“To me it’s all about performance and results,” McGarity said. “And we address those at the end of the season. If adjustments need to be made, then we’ll make them. That’s how we do things with all our sports. Nothing’s changed over the last four years. I’ve always said you should see the whole body of work.”

Does that mean he’d hold to refusing to consider Bobo’s situation until after the bowl game, regardless of whether things heat up with CSU?  And that, if Bobo should emerge as Colorado State’s first choice, whatever he offers Bobo will be based solely on how Georgia has performed, no matter the size of CSU’s offer? I mean, I guess he could, but it’s hard to see how Georgia doesn’t lose its offensive coordinator with an approach like that.  If nothing else, it should provide the program with a terrific distraction during bowl preparation and down the recruiting stretch.

Even if McGarity ignores the niceties of that rule and steps up to keep Bobo in red and black at a price, then what about this?

But offensive coordinator Mike Bobo, whose offense has set records the past few years, continues to be paid nearly $300,000 less than the school’s defensive coordinator. McGarity said that’s Richt’s decision, or at least Richt’s decision within the salary pool that he is provided each year.

“Mark has a pool of money that he allocates however he allocates,” McGarity said. “There was a significant jump made after the ’12 season for Mike. The pool is reflective of team success. You basically see where the pool is and how it ranks and where you finish. It’s all based on results.”

Again with the results.  Will Bobo’s raise come out of the existing pool?  If so, which coach or coaches take a cut to make up for it?  I think we know that’s an empty effort to shift away responsibility.  But when Bobo gets his raise and the pool increases accordingly, what message should Georgia’s other coaches take from that?

The message I’d take is that while Greg McGarity claims he ignores the market, the reality is that the market ignores Greg McGarity.  That’s how you get reactive leadership instead of proactive leadership.  It’s a helluva way to run a railroad, one that grosses a hundred million a year, but that’s Butts-Mehre.  That’s the Georgia Way.


Filed under Georgia Football

Here they are now, entertain them.

A little taste of Butts-Mehre attitude for you this morning…

The Bulldogs thrashed the Tigers 71-56 before an announced crowd of 5,229 at Stegeman Coliseum, which is below Georgia’s average of 6,638 for SEC home games this season. Missouri was the highest-rated SEC team that will visit Athens this winter, but Tuesday’s game had a 9 p.m. tip on ESPNU.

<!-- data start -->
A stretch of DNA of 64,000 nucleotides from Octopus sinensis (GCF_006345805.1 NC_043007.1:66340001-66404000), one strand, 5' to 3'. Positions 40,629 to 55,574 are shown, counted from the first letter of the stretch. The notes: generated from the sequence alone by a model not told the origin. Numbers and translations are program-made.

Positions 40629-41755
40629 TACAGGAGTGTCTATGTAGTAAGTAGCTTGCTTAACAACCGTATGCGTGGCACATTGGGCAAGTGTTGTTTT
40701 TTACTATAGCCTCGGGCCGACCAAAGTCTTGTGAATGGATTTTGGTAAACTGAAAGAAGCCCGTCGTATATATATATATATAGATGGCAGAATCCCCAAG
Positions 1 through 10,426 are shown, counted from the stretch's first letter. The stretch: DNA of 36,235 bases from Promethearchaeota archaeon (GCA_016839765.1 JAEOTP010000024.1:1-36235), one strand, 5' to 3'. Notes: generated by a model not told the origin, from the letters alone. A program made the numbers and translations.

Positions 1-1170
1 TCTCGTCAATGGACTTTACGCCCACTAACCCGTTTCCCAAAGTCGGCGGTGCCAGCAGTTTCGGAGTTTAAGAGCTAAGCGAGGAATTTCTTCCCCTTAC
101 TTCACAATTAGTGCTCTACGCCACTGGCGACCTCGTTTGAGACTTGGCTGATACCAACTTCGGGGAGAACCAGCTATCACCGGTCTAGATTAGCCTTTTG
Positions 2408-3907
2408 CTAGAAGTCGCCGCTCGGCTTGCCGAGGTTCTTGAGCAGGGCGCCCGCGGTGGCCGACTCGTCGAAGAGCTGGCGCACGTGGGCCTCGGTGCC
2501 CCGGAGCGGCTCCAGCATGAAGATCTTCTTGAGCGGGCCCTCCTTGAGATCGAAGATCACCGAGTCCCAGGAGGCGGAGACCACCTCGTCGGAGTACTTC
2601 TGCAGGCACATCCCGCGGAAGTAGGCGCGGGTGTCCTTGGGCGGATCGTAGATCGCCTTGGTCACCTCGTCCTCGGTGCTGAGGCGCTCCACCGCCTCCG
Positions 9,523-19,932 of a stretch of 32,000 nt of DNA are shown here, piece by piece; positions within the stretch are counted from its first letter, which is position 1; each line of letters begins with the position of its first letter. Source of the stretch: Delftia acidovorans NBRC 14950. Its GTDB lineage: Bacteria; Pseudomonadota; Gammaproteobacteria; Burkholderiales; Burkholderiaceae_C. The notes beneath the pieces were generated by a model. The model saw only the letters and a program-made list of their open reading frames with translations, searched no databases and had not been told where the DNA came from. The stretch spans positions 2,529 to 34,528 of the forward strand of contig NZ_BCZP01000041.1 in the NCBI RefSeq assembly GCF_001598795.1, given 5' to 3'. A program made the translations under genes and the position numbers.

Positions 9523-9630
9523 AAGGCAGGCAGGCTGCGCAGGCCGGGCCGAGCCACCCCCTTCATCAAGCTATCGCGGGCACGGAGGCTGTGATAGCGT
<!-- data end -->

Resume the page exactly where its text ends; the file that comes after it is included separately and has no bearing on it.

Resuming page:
“I think sometimes that is used as an excuse,” McGarity said. “I know it creates hardships on people coming from Atlanta and that it absolutely affects them, but tickets were free for our students last night. We’re not in an exam period, and I’ve always felt that with the student body, later is better.”

Free tickets.  Loud piped in music.  Evening start.  And still the students won’t come.

I’m obviously drawing a very different conclusion from McGarity about what that means, but what do I know?  He’s got a much bigger reserve fund than I do.


UPDATE:  Seth has some more on the subject here.


Filed under Georgia Football

“Any position that we have here needs to be justified.”

Honestly, it’s not like I take any great pleasure out of mocking Greg McGarity’s penurious tendencies.  (Let’s face it, some of that comes with the job.)  But, damn, when he’s the only man left in America who’s still counting on the NCAA taking steps to justify a lack of action, what’s a poor blogger to do?

McGarity and others are hoping the problem is solved soon via NCAA legislation:

• First, the amount of on-field, full-time assistant coaches could be raised to 10. Richt said earlier this month he thinks that could happen for next year, at which time he could hire a special teams coordinator.

• Secondly, McGarity thinks a hard cap will be put on the number of football staff members a program can employ. McGarity said he doesn’t know what the specific cap on football staffers will be — 25 has been thrown around — but he expects it to happen.

“The limitation on football staff is going to be a very popular item for discussion, with the way it seems like the structure of the NCAA divisions are going,” McGarity said. “I do feel like that we’re heading in that direction, sooner than later.”

Hope and the NCAA – what a concept.  Hell, I don’t even follow the logic of his last point there.  If the NCAA divides itself in one form or fashion, it’ll be to give the haves greater control of their ever-increasing resources.  You would think in that context there would be even less pressure brought to rein in the big spenders.

I’d like to give McGarity the benefit of the doubt when he says things like this…

“You don’t add a position just because so-and-so has 10 more than you do. You don’t just add it to keep up with your competition. What are these people gonna do? Discuss their role, and then you go from there. And that’s across the board for any sport here, and any position. There’s got to be a justification process, and there can’t be School A has this, and you don’t have that. …

“If you’re living in a comparative world, it’s a hard place to be. Tell us what you need, we’ll provide that, and then we’ll move forward.”

… but first, I doubt Mark Richt’s been silent about what he wants to spend money on.  I also doubt he’s gotten everything he’s asked for.  But the other thing is, if McGarity insists that the extra staffing doesn’t add any value to a program, why should he care about NCAA intervention limiting the size of schools’ staff?

Ironically, I hope McGarity is proven right and the NCAA bails him out.  Because the alternative is waiting a few years and then playing the inevitable game of catch up.  At least the reserve fund will have grown some more by then.


Filed under Georgia Football